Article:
Judges 5:17, The Twelve Tribes of Israel, part I of II

Gilead stayed beyond the Jordan. And Dan, why did he linger by the ships? Asher remained on the coast and stayed in his coves.

//As the story goes, Jacob (later named Israel) had twelve sons, and these twelve sons became the twelve tribes of Israel. Here is a list of the twelve as we usually see them:

Reuben

Judah

Naphtali

Issachar

Zebulun

Simeon

Dan

Gad

Asher

Benjamin

Ephraim

Manasseh

But something is amiss with this list. What about the other tribes the Bible tells of? Where are the Gileadites, Calebites, Kenites, Gibeonites? Today’s verse, for example, includes Gilead and asks why the tribe of Dan remained “by the ships.” Indeed, Judges 18:1 verifies that Dan had not settled at the same time as the other “eleven:”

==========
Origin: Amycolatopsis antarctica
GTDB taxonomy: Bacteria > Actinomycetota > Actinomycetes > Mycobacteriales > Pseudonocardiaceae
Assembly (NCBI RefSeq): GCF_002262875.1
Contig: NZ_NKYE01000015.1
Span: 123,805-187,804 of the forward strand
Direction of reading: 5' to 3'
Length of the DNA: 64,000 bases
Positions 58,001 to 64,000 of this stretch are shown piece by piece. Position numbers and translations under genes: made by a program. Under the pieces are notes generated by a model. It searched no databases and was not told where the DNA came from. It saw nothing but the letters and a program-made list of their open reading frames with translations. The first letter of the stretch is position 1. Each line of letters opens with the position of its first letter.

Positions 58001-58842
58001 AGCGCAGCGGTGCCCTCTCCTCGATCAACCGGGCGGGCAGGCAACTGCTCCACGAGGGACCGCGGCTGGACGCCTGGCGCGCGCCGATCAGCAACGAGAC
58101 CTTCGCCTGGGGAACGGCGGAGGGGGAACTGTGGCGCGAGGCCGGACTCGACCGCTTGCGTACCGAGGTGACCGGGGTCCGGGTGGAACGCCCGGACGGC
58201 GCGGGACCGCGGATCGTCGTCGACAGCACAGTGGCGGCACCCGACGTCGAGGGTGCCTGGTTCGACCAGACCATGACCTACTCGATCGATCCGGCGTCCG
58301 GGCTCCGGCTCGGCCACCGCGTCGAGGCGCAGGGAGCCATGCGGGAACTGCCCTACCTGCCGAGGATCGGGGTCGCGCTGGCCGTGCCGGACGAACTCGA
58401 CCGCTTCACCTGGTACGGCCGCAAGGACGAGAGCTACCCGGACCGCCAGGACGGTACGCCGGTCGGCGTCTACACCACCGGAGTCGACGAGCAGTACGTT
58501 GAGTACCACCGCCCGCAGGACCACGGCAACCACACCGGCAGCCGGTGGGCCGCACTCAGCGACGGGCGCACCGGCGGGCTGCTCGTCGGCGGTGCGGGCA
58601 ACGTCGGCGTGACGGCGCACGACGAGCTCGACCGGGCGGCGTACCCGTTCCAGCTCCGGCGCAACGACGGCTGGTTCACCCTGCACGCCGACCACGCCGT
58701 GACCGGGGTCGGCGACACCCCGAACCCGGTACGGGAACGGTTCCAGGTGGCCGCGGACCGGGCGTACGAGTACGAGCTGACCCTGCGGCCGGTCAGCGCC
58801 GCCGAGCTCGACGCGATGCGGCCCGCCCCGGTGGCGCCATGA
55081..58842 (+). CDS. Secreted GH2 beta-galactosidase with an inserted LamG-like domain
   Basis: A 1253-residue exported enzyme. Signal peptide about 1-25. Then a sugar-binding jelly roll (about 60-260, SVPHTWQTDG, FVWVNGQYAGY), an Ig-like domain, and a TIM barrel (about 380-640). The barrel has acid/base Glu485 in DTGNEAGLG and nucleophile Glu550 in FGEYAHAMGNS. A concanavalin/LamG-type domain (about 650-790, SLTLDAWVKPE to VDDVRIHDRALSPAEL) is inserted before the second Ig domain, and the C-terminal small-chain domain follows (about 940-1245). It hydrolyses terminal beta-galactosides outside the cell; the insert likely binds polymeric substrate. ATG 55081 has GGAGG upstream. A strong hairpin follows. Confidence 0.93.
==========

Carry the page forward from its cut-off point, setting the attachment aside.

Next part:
In those days Israel had no king. And in those days the tribe of the Danites was seeking a place of their own where they might settle, because they had not yet come into an inheritance among the tribes of Israel.

Dan never did quite fit in. In the book of Revelation, he is excluded from the City of God. Genesis 49:16, the blessings of the twelve sons, speaks of Dan as disconnected from the rest:

“Dan will provide justice for his people as one of the tribes of Israel.”

Is Dan a latecomer to the twelve? What about the other tribes, not listed among the sons? Indeed, the Bible lists more than twenty tribes, though never all at the same time. Is “twelve” an artificial number, though there were many more? Is the story of the twelve sons of Jacob nothing more than an attempt to present already-existent tribes as related, so as to encourage unity?

Tomorrow we’ll look at a few of the twelve individually, and see if we can uncover some clues.

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